Thursday, September 28, 2006

Baseball and True Love

I have not been as avid a baseball fan this year as some years in the past, but I find myself right now quite exhilarated. My first sports love, The Detroit Tigers, is so close to winning their division. They have already clinched a play-off spot, but I desperately want them to win their division.
When I lived in Denver, I became a big Colorado Rockies fan. I was able to have some peaceful co-existence between my favorite teams because they were in different leagues (and the prospects of them facing each other in the play-offs was slim).
Having been in the Kansas City region for the past decade, the Royals have been growing on me. I have spent many years wondering if I had three teams that I cared about, surely one of them could reach .500.
Right now, however, I wish the Royals better luck in future seasons, but the only purpose they play in my universe is to lose to the Tigers and win as many games as they from the Twins. It perhaps seems uncaring and callous, but I have gotten in touch with that 15-year boy inside of me who remembers what 1984 was like for the Tigers and his passions are overwhelming any of my rational, constructs about the possibility of an "ecumenical," non-competive enjoyment of baseball. To October!

Tuesday, August 29, 2006

KCUR Story--Lawsuits Challenge Missouri's New Voter ID Statute

Kansas City's NRP station, KCUR, has a great story, "Lawsuits Challenge Missouri's New Voter ID Statute" which went into effect on Monday. KCUR's news director, Frank Morris, talks with Missouri Congressman Ike Skelton, Missouri Senator Delbert Scott, Governor Blunt's Spokesperson Spence Jackson, Attorney Don Dowing and some who are have found the new law difficult to comply with.

These two groups (those who find difficulty with the law and public officials) aren't mutually exclusive. The story tells how Rep. Skelton attempted to obtain a state issued voter ID card (Skelton doesn't drive because of a disability). He left 45 minutes later empty handed. What was the flimsy form of ID that Skelton tried to use to get his state ID? His federal congressional identification card.

He was told that was not acceptable (this is from a county clerk that knew who the congressman was). Lets be thankful that the law will eliminate the huge potential of voter fraud from those who are using counterfeit congressional identification cards in Missouri.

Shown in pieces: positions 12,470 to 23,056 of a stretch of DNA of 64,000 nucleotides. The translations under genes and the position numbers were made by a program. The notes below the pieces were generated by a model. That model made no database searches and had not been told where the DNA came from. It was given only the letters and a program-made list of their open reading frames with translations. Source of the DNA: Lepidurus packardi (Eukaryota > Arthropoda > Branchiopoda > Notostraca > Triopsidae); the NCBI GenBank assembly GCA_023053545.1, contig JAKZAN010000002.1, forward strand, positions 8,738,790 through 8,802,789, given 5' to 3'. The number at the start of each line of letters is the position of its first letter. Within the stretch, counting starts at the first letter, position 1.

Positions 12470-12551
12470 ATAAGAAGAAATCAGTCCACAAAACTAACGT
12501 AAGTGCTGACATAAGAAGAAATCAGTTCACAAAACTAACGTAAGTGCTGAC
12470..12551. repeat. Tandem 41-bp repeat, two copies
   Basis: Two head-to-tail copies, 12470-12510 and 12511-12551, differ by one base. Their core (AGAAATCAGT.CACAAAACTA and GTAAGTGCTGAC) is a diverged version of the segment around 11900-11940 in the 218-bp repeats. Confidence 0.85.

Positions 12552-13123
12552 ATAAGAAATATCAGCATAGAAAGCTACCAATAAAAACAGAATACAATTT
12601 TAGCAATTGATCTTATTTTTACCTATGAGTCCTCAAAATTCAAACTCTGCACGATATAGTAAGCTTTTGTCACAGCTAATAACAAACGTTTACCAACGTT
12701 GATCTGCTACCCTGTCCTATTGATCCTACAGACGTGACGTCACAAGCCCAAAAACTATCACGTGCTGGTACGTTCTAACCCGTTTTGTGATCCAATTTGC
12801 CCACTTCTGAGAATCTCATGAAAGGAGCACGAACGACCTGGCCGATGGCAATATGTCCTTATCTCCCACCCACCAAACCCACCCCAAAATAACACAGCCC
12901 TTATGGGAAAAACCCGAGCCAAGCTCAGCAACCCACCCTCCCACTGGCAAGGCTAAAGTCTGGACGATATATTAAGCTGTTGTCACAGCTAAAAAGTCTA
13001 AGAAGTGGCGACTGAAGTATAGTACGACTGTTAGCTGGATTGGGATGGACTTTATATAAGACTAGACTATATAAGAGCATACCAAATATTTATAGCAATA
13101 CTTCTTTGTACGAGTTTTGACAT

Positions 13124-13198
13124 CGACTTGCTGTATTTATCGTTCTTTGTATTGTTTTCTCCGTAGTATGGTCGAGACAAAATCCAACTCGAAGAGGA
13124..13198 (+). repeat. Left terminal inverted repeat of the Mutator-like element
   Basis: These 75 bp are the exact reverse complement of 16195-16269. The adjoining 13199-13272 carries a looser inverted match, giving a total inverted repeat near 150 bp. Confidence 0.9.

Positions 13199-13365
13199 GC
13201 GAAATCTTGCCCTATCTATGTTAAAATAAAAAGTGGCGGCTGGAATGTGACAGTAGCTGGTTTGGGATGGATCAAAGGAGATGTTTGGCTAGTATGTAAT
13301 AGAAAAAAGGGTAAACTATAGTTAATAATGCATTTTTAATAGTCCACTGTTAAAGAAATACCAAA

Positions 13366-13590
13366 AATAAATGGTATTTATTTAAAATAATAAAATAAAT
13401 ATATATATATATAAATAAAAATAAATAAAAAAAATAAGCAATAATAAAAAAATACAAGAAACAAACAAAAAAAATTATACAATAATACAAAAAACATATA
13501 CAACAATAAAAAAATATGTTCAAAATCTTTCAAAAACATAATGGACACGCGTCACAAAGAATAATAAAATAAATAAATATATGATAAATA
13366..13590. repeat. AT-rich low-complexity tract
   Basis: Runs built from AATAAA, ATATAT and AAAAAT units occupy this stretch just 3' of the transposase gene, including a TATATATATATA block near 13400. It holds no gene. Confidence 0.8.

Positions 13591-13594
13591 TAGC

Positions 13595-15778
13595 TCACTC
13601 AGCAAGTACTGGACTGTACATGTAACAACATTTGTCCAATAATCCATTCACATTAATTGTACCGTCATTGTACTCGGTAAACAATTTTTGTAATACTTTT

Monday, August 14, 2006

Leaves from the Blog of a Tamed Cynic

I've decided to create a second blog, Leaves from the Blog of a Tamed Cynic, to use as place to record my thoughts and reflections on the Community of Christ. It will have a different focus and tone that this site.

The question sometimes is asked is anyone actually reading my blog (or most blogs in general). The answer is clearly yes. I traveled to Alabama several months ago for my church and met a young man who had found my blog page and been reading it. However, I'm not going to say that I have a huge audience. (I've never spent much time with website statistic/hits programs). Yet there are also sorts of reasons to blog. Leaves is, in the end, not for anyone else, but rather a chance for me to express some of the thoughts and ideas I have about my church.

I'm still debating on how much self-disclosure to post on the blog. For a wonderful blog, from an outstanding person who is willing to share, many, many things about herself, visit Janet's Blog. Janet is my sister-in-law and her blog chronicles her struggle with breast cancer. I think many people could be helped by reading Janet's blog. I also have learned so much more about her by reading the blog. But in the end, I don't know how much of writing the blog is simply about Janet needing a place to express herself.

We all need to be heard and blogs provide a new way for that to happen. When in seminary, I read an essay by Robert Putnam called "Bowling Alone." Putnam looked at the decline in civic culture and community institutions. I believe there is the possibility for blogs and other types of social networking software to help rebuild our social networks (by no means are they the answer alone).

If you are so inclined, please visit Leaves from the Blog of a Tamed Cynic (the title is a reference from a book written by Reinhold Niebuhr--see Leaves for more info) and e-mail me on what you think.

Tuesday, August 08, 2006

Is the The Source Closed to Comments?

It seems that some of the blog entries at The Source now have the message "The comments to this entry are closed." What I don't know if this is simply a way to keep comments limited to very recent posts, or an attempt to stop debate.

Lets be clear, one can run a website any way they want to and post the message that they wish to convey. However, I think that blogs that try to limit a real discussion fail to understand the medium and the true power of the Internet. It also seems that conservatives are more likely to want to reign in debate than liberals are (warning! huge over-generalization!)

Sunday, July 23, 2006 has new Look

The indispensable companion of Missouri's political junkies, has been redesigned. The new site is clean and attractive and powered by the blogging software WordPress. The site promises a RSS feed soon (something I've long advocated for). There is no word about re-starting his short-lived (but appreciated) podcast.

Still, anytime you want to quibble about the content on johncombest, you are reminded of the tag line of "Missouri's political news website since Oct. 2001." Every morning (I'd say like the US Postal service, but that might offend a good Republican like John!) for the past five years, he has posted links to the significant Missouri political news. It is an impressive run and the new look is a welcome development. John may have started the site for his fellow Republicans, but we all benefit.

Monday, July 17, 2006

Moving Past Church Mission Statements to the True Work . . .

Words matter. However for many in the church, time spent on congregational mission statements is a very frustrating experience. I think that is largely because most congregations are not truly ready to fully engage in that process because there are too many underlying issues in their group. The "word-smithing" of a mission statement becomes a way to fight out the larger issues in the congregation without every acknowledging they are there.